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Apigenin: Top 8 Benefits Of The Powerful Flavonoid Reviewed

Flavonoids are essential phytochemical constituents with numerous beneficial properties for health improvement. Some of the most common natural flavonoids found in dietary supplements are myricetin, quercetin, luteolin, and apigenin.

Among these flavonoids, apigenin has gained increased attention due to its relatively low intrinsic toxicity, complemented by its beneficial bioactivities.

From reducing anxiety to improving sleep, enhancing testosterone synthesis to preventing chronic diseases, apigenin has much to offer. In this article, we'll review the top eight benefits of apigenin based on scientific evidence.

What is apigenin?

Apigenin is a naturally occurring flavonoid, most notably found in chamomile and many vegetables, fruits, and medicinal plants. It is known for its numerous health benefits, including anti-inflammatory, antioxidant, and anticancer properties.

Studies have shown that apigenin may also have antianxiety, antidepressant, and sleep-promoting effects, as well as supporting immune function and improving cognitive function. Because of its potential therapeutic benefits, apigenin is an active area of research in natural medicine and functional medicine.

An overview of apigenin benefits

Apigenin is one of the most renowned phenolic compounds with many beneficial properties, and it is available in nutraceutical formulations and dietary supplements.

Here are some of the most notable benefits of apigenin:

1. Supports heart health

Apigenin has been demonstrated to alleviate cardiovascular conditions by preserving the vascular lining in the aorta. It also induced the direct reduction of blood pressure by inhibiting of the activity of the angiotensin-converting enzyme, preventing blood vessel constriction.

According to studies, the habitual intake of flavonoids and a diet rich in apigenin leads to decreased incidence of hypertension, resulting in the reduction of cardiovascular diseases. Additionally, apigenin-rich olive extracts can improve endothelial dysfunction, suggesting a cardio protective effect of apigenin.

2. Boosts brain function

Several natural bioactive compounds have been implicated in improving learning and memory. Various clinical trials have shown the therapeutic potential of apigenin as a neuroprotective agent.

Apigenin is a promising candidate for treating and preventing different neurological disorders, such as Alzheimer’s disease and Parkinson’s disease due to its antioxidant and anti-inflammatory properties, as well as its ability to reduce oxidative stress and improve cognitive function.

3. Relieves depression

Apigenin also possesses antidepressant and antianxiety effects by selectively inhibiting the brain's monoamine oxidases (MAOs), enzymes that break down neurotransmitters such as serotonin, dopamine, and norepinephrine. Increased brain MAO activity is associated with several psychiatric/neurological disorders, such as depression and anxiety. By inhibiting MAOs, apigenin may exert an anti-depression effect.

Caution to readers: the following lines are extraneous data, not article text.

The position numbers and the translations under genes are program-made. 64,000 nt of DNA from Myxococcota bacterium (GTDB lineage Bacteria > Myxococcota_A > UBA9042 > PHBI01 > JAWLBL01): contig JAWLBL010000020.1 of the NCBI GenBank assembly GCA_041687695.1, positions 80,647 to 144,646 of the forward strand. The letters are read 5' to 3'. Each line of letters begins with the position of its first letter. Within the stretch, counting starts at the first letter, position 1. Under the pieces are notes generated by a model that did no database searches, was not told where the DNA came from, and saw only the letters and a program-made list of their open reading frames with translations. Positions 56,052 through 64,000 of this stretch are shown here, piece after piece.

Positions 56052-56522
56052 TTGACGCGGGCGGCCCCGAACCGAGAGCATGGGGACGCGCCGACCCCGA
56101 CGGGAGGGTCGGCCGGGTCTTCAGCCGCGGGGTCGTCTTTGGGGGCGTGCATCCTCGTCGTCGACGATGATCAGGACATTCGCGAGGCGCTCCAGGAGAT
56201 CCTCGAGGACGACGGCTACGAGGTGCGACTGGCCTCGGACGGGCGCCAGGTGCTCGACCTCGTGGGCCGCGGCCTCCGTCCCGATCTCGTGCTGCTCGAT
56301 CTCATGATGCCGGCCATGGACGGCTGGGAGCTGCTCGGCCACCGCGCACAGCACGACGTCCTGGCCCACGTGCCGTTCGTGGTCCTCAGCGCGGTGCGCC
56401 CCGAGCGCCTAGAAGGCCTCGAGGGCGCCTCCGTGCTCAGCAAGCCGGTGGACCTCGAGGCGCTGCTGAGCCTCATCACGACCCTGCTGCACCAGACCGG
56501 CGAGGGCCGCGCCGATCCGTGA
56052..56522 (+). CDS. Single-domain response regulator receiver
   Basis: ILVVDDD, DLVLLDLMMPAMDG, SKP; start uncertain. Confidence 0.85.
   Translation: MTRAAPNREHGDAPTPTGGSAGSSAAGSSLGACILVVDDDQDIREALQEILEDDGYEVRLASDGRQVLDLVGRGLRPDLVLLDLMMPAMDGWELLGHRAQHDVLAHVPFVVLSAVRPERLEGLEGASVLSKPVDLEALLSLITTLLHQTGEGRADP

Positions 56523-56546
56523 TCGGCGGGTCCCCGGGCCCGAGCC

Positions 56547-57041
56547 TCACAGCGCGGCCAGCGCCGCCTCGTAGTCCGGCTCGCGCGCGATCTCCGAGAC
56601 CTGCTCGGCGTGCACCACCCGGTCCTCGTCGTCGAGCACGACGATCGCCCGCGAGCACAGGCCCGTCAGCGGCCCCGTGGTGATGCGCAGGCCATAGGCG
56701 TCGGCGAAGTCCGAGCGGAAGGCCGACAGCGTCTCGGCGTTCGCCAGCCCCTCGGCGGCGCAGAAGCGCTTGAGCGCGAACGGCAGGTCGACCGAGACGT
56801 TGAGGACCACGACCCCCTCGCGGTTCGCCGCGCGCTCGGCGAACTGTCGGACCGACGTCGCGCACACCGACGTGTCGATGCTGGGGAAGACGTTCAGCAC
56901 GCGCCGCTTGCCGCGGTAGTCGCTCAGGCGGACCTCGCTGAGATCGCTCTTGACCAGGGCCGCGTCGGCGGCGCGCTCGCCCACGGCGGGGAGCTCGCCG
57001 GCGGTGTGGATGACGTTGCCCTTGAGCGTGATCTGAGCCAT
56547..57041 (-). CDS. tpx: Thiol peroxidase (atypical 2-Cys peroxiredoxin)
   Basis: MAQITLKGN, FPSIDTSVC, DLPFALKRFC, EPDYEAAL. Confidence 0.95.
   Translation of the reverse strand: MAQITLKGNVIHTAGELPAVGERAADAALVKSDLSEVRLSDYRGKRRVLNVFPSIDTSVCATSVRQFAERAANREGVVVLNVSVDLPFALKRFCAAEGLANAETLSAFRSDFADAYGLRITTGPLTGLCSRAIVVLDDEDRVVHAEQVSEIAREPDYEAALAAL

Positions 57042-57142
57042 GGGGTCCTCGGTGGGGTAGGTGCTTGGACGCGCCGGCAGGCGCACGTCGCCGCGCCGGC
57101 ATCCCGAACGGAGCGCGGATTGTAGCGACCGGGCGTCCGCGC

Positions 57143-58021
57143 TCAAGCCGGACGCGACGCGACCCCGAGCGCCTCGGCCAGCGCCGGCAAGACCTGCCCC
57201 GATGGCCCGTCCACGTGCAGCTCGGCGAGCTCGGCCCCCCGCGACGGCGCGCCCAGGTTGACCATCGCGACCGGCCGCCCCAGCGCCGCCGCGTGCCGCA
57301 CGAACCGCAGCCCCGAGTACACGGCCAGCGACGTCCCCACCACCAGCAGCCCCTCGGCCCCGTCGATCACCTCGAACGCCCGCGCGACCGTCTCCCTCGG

A clinical trial has shown administering apigenin-rich chamomile extracts to individuals with depression and anxiety resulted in a significantly higher reduction in total Hamilton Depression Rating Scale (HDRS) score, which assesses the severity of depression symptoms in individuals.

4. Aids sleep

Insomnia is a troublesome sleep disorder that can negatively impact one’s overall health and well-being. Apigenin has a well-documented sedative effect, and may induce a positive and restorative activity against insomnia. It may also enhance GABA activity, a neurotransmitter that has calming effects in the brain, and promote the release of melatonin, a hormone that regulates the sleep-wake cycle.

In one clinical trial involving the elderly, apigenin successfully exhibited sleep-potentiating effects. Upon administration of apigenin-rich chamomile extract, the participants' sleep quality significantly improved.

5. May increase testosterone

Testosterone is a hormone primarily generated in males’ testes. Low testosterone can affect sleep, mood, bone mass, and the size of testicles. It can also reduce sex drive and may lead to erectile dysfunction.

Apigenin can potentially improve testosterone production and may even delay lowering testosterone levels due to aging. Experimental studies have previously demonstrated increased testosterone production from apigenin treatment. Further, the apigenin-induced increase in testosterone levels can also help promote muscle mass gain.

6. Prevents cancer

Apigenin has striking effects against cancerous cells while remaining non-toxic to normal cells. Apigenin is a potentially effective therapy against different types of cancer.

One study showed apigenin could effectively suppress prostate cancer progression by targeting a carcinogenesis-required signaling pathway. Regular apigenin intake is also implicated in having protective roles in the context of lung and ovarian cancer. Experts suggest apigenin can be used as a chemotherapeutic agent in combination with immunotherapy.

7. Increases insulin secretion

Apigenin also possesses anti-diabetic properties due to its capacity to lower blood glucose levels and increase insulin secretion.